I mentioned the other day that I’d bought an etching by Hans Hofmann, the great abstract-expressionist painter and teacher whose work I love. What’s especially striking about this etching, at least from my point of view, is that it’s one of only three figurative works of art out of the two dozen pieces in the Teachout Museum, and the only one in which the subject’s face is fully visible. Milton Avery’s “March at a Table” is a portrait of March, the artist’s daughter, but her face is concealed, and in Pierre Bonnard’s “Femme assise dans sa bagnoire,” Marthe, the artist’s mistress, has turned her head away from the viewer. Since people who buy art normally buy what they like (unless they’re snobs or investment-oriented collectors), I always took it for granted that my unconscious avoidance of the human face said something significant about me. But I never did figure out what it was, and in any case my purchase of “Woman’s Head” presumably says something no less significant.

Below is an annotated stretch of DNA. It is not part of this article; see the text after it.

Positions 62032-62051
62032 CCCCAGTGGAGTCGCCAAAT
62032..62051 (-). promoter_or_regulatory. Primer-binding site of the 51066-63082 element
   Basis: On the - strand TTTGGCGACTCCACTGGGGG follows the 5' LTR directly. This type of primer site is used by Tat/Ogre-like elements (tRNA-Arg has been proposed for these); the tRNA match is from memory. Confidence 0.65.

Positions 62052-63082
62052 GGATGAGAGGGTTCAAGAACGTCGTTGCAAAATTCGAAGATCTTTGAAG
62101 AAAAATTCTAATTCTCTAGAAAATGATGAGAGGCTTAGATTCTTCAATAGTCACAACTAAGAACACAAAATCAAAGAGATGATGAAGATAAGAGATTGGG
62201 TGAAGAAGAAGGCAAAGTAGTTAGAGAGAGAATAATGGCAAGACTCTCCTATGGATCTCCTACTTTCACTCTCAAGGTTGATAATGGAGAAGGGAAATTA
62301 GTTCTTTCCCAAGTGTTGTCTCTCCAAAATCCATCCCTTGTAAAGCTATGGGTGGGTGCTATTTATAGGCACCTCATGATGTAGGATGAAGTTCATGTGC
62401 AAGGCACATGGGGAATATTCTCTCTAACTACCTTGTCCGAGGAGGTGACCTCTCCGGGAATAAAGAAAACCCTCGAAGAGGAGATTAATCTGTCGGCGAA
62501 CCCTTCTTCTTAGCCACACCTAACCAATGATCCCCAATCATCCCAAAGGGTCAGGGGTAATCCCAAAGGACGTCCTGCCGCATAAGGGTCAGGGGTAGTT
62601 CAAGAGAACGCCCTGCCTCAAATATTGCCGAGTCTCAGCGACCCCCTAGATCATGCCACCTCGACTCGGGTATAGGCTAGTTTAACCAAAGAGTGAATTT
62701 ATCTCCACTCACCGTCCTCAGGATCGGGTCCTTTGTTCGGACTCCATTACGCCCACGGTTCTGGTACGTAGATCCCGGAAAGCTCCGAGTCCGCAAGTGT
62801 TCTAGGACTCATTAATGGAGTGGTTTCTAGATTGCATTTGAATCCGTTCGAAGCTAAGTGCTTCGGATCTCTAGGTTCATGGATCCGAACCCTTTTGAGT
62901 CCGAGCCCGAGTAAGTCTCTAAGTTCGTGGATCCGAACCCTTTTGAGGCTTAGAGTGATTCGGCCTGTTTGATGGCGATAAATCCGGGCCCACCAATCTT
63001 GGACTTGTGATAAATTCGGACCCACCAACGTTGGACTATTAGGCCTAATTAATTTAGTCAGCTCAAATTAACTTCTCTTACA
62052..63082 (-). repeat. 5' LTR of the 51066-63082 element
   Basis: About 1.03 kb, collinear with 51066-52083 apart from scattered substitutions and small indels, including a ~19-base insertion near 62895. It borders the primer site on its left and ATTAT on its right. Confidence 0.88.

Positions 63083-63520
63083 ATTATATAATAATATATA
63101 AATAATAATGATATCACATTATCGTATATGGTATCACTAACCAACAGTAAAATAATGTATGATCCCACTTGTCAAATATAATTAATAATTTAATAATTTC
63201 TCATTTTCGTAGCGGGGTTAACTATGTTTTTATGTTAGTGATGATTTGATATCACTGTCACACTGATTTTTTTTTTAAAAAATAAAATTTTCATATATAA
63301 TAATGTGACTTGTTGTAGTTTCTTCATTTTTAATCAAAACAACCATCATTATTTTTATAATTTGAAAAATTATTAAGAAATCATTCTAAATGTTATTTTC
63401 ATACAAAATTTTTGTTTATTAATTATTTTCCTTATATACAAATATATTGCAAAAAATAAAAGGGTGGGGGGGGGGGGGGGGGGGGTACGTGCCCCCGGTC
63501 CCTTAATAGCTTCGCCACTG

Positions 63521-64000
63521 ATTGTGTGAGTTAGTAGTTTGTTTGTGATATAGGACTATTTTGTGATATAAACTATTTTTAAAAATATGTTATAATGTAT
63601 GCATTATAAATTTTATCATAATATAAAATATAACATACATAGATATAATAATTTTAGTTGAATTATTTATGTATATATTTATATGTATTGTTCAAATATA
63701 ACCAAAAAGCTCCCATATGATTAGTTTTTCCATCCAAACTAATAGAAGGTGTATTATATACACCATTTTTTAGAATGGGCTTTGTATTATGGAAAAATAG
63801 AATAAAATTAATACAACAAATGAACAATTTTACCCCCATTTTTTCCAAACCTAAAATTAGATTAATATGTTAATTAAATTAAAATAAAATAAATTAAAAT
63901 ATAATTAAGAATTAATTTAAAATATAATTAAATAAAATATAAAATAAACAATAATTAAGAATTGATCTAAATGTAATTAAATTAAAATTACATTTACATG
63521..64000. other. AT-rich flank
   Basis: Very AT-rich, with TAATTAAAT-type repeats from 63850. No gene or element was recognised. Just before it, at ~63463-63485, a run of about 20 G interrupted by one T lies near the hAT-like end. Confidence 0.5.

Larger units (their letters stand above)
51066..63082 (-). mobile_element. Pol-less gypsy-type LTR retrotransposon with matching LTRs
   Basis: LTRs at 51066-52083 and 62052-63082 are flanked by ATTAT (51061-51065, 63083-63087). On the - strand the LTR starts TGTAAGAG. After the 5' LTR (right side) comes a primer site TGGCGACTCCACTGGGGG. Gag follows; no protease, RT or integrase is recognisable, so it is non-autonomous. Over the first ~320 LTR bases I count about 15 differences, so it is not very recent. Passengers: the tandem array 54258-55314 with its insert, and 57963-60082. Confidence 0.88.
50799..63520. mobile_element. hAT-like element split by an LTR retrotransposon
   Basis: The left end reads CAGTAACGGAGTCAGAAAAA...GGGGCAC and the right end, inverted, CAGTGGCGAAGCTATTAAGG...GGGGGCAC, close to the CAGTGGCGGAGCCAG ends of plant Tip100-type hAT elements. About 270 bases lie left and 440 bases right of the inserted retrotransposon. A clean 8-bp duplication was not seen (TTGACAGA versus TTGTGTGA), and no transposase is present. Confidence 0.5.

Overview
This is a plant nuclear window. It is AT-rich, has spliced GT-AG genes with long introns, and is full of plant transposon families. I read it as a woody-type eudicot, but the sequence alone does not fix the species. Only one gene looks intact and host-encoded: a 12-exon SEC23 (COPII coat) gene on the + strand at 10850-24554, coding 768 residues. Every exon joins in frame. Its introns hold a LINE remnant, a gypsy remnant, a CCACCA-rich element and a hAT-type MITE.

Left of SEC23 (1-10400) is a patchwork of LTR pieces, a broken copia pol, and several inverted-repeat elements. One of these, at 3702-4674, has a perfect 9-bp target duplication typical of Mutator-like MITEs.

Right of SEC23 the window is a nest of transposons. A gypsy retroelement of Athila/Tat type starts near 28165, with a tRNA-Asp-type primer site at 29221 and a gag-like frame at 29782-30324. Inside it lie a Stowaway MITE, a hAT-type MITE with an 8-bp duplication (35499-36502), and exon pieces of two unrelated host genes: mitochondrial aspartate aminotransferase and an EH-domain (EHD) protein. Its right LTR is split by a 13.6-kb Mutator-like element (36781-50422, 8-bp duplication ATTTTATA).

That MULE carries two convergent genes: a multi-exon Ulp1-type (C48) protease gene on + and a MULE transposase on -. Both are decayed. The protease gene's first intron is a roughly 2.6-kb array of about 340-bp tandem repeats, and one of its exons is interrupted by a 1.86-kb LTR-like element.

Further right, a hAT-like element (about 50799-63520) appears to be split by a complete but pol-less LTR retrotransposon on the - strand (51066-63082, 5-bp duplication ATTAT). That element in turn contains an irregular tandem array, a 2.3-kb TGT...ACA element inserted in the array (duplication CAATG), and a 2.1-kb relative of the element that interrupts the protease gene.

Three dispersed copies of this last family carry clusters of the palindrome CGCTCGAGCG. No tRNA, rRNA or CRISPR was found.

The woman in question, by the way, is a most interesting piece of work—pensive, not conventionally “beautiful” by any conventional definition of the word, and yet I can’t take my eyes off her….
Read the whole thing here.